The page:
However, such a ridiculously close flyby would have another effect. We don't "see" the Voyager satellites. We instead receive their transmissions. The vehicles are invisible if we can't receive those transmissions.

The problem is that a flyby not only changes the satellite's velocity, it also changes the satellite's orientation and rotation rate thanks to gravity gradient torque. That's fine in the case of a planned flyby. It's no so fine in the case of an unplanned flyby when the vehicle has limited fuel to correct for an unplanned rotation and limited intelligence to orient itself so the antenna points back to Earth.

The only downlink capability currently available to Voyagers is the X-band transmission, with a beam width of 0.5 degrees. Even a small unplanned change in Voyager attitude means we on Earth couldn't see that Voyager, at least not until the Voyager has found out where it is pointing and corrected for that. A change in attitude rate is an even bigger problem. The Voyagers have a very limited amount of remaining fuel for attitude control. While that limited amount of fuel is more than enough to last until 2025 assuming that the vehicles are flying through empty space, whether it's enough to correct for an unexpected large gravity gradient torque is a very different matter.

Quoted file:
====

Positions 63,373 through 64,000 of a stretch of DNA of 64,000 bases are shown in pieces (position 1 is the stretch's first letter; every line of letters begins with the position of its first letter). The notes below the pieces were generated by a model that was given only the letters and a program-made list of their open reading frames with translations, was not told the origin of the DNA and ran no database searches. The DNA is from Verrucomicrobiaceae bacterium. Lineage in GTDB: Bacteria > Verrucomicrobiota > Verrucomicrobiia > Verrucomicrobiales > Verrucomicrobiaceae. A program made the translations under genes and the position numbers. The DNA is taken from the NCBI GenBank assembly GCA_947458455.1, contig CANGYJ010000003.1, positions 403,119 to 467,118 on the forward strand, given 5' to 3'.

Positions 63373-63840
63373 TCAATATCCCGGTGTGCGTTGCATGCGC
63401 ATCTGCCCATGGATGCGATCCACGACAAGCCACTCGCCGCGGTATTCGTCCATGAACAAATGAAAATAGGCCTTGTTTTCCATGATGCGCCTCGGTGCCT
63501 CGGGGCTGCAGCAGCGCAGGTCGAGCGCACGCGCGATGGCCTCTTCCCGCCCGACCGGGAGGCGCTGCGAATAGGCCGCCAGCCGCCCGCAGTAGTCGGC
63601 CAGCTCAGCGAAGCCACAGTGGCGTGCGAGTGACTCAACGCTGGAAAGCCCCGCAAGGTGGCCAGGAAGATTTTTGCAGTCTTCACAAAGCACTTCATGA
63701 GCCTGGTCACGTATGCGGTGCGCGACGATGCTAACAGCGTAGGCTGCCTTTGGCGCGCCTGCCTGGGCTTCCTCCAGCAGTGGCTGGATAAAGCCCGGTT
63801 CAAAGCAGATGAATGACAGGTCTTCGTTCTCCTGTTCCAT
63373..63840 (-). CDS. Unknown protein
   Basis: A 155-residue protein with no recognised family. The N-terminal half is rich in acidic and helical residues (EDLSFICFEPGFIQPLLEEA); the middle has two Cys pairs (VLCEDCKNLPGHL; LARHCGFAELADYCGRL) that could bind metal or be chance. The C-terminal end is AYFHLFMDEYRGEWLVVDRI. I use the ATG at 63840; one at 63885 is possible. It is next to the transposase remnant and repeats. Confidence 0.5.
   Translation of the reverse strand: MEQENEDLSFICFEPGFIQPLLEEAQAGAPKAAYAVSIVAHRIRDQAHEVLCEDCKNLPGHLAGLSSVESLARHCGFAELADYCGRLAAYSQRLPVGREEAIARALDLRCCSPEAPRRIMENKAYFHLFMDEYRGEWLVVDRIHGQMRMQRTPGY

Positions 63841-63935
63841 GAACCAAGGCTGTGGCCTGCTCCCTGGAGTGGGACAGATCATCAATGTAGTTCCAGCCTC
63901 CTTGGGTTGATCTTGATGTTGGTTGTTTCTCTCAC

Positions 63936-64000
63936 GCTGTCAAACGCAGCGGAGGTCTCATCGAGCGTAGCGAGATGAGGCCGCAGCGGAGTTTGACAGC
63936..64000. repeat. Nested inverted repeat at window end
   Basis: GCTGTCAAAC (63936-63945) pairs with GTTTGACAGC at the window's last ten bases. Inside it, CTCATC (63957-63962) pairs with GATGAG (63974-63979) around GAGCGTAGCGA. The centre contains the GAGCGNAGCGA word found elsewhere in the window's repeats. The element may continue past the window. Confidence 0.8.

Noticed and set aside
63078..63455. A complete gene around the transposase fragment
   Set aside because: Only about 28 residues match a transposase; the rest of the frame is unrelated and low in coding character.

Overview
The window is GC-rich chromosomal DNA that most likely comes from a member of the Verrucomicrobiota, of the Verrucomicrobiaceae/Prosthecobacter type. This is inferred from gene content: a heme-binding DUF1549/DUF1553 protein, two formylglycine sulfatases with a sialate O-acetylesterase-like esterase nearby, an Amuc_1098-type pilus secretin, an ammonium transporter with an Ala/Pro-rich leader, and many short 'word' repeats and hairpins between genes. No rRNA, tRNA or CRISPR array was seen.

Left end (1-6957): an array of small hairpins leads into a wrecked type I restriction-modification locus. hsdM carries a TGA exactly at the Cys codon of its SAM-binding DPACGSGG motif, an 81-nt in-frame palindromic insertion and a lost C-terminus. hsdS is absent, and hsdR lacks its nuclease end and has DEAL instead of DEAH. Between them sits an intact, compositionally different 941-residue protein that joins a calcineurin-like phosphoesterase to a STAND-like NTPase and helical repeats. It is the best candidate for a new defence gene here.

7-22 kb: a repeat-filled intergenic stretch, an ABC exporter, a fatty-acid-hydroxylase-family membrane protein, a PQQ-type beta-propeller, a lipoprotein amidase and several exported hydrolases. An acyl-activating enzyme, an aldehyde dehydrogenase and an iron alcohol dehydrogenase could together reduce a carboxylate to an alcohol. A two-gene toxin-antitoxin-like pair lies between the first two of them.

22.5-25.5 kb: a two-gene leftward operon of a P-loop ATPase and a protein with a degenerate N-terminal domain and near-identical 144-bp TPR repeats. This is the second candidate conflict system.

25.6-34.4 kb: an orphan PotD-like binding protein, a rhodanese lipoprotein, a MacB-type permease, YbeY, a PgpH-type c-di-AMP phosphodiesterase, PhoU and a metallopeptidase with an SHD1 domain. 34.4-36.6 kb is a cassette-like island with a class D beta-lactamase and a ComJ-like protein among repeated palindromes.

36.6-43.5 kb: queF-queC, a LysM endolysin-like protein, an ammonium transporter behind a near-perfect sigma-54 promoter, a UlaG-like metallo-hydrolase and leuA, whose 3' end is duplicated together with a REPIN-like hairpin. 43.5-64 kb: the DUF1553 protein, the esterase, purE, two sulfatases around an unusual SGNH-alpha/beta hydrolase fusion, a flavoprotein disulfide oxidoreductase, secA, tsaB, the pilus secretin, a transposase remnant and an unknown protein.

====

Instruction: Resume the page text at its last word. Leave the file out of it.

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    $\begingroup$ How is the Voyager probe able to detect that it is pointing off Earth and correct automatically its attitude? How is derived the formula you linked to calculate the delta-V? How is the change in velocity be detected? I'm pretty new on SX so I apologize if this is not the right way to ask these questions. Thanx D. $\endgroup$ – Danko Apr 3 '16 at 20:33